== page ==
The Press Complaints Commission has censured The Guardian for serious errors in reports on the Queen’s Private Secretary who the newspaper falsely suggested was “jointly responsible” for setting up a Royal Charter on press regulation.
The Guardian had wrongly claimed in three articles that Sir Christopher Geidt had a central role in the setting up of the controversial mechanism for overseeing the newspaper and magazine industries. In fact, his job was simply to act as a channel of communication between the Government and the Queen.
The PCC said the repetition of the errors across a news article, a profile of Sir Christopher and an editorial leader made it a “particularly concerning case”.
Publishing its adjudication, the PCC said: “The inaccuracies were central to the reporting; they appeared across all three items; and they directly contributed to the newspaper’s criticisms of the nature of the complainant’s role and his personal suitability to fill it.”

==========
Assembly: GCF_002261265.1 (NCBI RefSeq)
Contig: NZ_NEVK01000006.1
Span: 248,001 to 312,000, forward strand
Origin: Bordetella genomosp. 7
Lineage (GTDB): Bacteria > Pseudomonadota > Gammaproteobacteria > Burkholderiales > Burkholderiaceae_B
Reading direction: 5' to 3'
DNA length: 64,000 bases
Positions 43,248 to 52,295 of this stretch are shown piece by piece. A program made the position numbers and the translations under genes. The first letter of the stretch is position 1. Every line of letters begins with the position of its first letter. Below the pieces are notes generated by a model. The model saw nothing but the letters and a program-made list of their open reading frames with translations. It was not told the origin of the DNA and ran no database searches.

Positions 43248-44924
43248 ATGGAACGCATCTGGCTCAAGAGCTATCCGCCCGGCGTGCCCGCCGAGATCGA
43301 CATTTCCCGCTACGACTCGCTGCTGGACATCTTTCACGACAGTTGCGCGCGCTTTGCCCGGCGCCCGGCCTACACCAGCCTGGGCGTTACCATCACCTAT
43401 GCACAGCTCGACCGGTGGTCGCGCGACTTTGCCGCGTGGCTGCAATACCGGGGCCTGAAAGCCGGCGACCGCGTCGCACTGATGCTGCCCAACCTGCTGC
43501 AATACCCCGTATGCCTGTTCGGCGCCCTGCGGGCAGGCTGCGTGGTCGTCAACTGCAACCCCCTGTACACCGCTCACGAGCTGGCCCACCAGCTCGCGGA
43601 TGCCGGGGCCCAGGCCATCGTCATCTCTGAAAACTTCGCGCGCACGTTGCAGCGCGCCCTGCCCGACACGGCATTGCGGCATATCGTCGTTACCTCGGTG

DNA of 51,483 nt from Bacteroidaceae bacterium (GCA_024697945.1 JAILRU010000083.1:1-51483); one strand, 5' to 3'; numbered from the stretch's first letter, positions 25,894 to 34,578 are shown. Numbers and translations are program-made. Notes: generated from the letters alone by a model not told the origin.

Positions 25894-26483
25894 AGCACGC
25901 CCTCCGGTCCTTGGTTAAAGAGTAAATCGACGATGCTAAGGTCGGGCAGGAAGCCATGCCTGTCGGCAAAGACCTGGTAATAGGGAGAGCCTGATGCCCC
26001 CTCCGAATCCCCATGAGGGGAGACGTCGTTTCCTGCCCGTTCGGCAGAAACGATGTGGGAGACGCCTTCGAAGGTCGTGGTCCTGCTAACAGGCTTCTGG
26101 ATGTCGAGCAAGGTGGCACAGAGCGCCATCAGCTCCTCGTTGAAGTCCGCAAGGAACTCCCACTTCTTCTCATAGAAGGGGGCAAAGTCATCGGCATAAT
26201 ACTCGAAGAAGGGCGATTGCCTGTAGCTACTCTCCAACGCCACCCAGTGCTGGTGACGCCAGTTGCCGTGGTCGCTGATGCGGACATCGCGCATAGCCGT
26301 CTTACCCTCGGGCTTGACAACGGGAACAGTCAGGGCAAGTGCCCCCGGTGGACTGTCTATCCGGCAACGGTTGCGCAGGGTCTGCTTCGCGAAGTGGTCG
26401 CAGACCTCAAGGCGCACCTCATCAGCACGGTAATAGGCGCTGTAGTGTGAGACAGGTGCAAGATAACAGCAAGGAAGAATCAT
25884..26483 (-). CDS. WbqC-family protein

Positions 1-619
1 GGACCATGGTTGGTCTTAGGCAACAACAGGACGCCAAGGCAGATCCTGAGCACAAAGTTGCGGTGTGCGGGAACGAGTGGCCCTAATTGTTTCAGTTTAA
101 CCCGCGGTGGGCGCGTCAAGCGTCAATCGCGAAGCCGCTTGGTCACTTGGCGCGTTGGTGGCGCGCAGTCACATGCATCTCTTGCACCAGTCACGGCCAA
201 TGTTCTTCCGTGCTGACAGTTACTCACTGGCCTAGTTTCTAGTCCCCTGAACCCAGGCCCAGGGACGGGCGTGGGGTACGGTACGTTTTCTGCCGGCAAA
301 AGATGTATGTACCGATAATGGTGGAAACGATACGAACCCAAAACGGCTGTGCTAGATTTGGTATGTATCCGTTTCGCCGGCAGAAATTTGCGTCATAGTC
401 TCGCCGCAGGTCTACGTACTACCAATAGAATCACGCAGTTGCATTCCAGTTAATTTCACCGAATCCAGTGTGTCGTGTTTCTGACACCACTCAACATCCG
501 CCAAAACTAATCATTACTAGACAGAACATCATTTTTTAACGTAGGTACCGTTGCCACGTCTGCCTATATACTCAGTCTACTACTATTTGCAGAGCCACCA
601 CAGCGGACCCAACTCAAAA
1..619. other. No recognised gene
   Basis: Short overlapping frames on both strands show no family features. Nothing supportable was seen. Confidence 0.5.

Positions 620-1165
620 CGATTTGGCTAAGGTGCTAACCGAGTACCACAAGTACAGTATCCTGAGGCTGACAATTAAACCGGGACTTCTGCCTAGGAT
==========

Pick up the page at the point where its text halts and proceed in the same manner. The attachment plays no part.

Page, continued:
Charlotte Dewar, the PCC’s Director of Complaints and Pre-publication Services, said The Guardian’s reporting had been based on a “serious misunderstanding”.
The newspaper published a lengthy correction in its Corrections & Clarifications column after the erroneous reports in May, accepting that it had “overstated and misrepresented” the complainant's role. Because of this “fast remedial action”, The Guardian said last night that it was “surprised that this complaint has been upheld”.